We’ve all heard the phrase “the truth will set you free.” And those six cliched words are the basis for another path to freedom that I’m going to talk about today.
Walking that path isn’t free, however. Freedom almost never is. To be able to experience freedom after an abusive relationship, you have to give something up. It’s a big something, so get ready.
You have to let go of fear.
Fear of what, you ask?
Whatever it is that is holding you back.
Codependents fear lots of different things: being alone, intimacy, being abandoned, not being good enough, being unlovable, losing a relationship, people not believing you, losing time with your kids, violence, retaliation, saying the wrong thing… I could go on and on. Do you relate to any of these?
Someone said something incredibly powerful to me last week as I was struggling with fear and I want to share it with you today –
“The very thing you fear is what will set you free.”Tweet
I had to think about that for awhile.
Friends, I have been operating from a place of fear for so long. So long that I didn’t even realize I was still in the trenches. Even though I am “free” in the sense that I am no longer in the confines of my marriage, I recognize that I have still been living in fear.
The thing is, when you have been in an abusive relationship, you don’t even realize that operating from a place of fear is your normal. And that’s what it was for me – Fear felt normal… to me. It was a heavy weight on my chest that has been pushing me down without even realizing it was there until it was repeatedly called out to me. Even then I wasn’t ready to let it go. I acknowledged it over and over again and just decided that the heightened awareness and anxiety that it brought was a small price to pay for knowing my kids and I were safe. But that wasn’t enough; that wasn’t freedom.
Finally, it hit me in the face when I had a conversation with another lawyer mom in the middle of the night one day last week: If I was going to be as afraid, as anxious, and as controlled as I was for fear of what he might do, then I may as well still be married.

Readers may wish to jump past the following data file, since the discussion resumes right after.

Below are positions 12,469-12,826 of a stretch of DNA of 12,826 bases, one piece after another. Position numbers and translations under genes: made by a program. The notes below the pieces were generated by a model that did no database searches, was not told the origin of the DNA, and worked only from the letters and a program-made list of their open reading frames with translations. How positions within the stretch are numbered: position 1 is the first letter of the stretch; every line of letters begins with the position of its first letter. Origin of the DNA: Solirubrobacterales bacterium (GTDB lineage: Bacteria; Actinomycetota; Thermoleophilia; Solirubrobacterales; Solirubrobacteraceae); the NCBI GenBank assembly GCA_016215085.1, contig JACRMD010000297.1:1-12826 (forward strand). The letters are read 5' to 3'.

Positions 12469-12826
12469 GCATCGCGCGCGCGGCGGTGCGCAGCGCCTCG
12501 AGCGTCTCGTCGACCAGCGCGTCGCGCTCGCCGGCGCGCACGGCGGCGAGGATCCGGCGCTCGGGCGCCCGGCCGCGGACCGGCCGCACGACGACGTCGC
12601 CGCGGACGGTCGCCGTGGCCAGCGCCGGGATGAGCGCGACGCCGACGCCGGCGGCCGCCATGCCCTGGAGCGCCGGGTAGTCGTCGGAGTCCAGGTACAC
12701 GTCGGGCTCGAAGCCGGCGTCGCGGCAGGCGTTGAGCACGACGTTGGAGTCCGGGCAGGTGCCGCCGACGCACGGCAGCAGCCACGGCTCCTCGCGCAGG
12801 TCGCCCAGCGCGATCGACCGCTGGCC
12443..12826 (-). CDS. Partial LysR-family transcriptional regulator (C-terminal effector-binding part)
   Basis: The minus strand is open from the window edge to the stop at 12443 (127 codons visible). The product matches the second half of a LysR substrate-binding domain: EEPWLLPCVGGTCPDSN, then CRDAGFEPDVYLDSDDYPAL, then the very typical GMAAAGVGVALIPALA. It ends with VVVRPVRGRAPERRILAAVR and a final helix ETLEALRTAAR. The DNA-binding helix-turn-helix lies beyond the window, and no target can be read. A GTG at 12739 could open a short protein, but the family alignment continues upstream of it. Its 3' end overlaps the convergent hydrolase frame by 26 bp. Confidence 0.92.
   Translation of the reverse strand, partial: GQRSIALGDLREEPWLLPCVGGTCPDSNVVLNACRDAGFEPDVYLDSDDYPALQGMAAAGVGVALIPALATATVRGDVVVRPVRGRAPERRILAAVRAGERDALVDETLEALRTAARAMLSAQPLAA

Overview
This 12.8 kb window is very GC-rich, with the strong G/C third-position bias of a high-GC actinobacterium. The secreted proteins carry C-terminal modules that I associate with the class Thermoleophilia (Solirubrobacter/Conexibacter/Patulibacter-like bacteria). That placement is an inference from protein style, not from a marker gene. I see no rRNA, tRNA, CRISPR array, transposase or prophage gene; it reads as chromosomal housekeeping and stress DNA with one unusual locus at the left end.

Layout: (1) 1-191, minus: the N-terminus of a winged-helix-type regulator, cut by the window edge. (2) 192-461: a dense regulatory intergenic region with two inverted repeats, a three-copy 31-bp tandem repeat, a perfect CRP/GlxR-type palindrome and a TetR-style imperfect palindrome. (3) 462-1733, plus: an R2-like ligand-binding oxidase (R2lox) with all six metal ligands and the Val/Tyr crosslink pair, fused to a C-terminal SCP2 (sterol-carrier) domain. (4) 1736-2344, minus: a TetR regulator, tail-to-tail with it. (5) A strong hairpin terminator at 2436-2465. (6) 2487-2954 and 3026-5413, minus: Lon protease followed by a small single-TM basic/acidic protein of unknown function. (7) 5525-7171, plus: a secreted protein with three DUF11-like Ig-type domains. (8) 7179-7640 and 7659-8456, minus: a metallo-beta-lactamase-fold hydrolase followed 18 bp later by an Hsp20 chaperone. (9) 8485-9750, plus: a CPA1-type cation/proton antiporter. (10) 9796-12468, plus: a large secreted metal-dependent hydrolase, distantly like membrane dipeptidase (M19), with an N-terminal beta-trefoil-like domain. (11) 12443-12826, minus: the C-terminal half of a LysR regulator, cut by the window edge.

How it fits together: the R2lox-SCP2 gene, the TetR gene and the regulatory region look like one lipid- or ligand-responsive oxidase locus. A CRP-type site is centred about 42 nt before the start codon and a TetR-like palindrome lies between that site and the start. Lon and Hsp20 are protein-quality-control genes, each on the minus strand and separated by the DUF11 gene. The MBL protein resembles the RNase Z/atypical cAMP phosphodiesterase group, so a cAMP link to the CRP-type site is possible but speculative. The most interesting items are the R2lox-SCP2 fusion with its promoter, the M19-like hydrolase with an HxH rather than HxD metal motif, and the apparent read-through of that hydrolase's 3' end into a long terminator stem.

That cleared the fog right up.
Do you find yourself still on the never ending roller coaster even though you’ve escaped from your abusive partner? There’s a simple explanation to this.
Abuse can change your brain in a few different ways. One way is the numbing effect that can happen to the logical side of your brain, which occurs simply to protect you from the shock of what is happening. You’re addicted to the intense feeling of relief after the roller coaster ride is over, and kind of like birthing pains, you kind of forget the pain that occurred as a survival mechanism. Or, if you’re like me, instead the the emotional part of your brain is repressed and you become hyper-functioning. You slip into do it and fixer mode, and that in and of itself is also addicting.
The point is, you don’t realize it’s happening. You don’t realize the fear is consuming, that you are constantly living in a state of heightened anxiety. You don’t realize it because after time, it starts to feel normal. Even though you may have escaped the immediate danger, your body still is in fight or flight mode, which is exhausting.
Friends, freedom isn’t free. If you want to experience freedom from the never ending roller coaster ride, you have to push the fear away. You have to take control of your life back. You will never be able to control the other person, but that isn’t your goal. You want to simply take back the reigns of your own life, and if you’re operating from a place of fear, that simply isn’t possible.
If you’re looking for community in this journey, please reach out. You are not alone.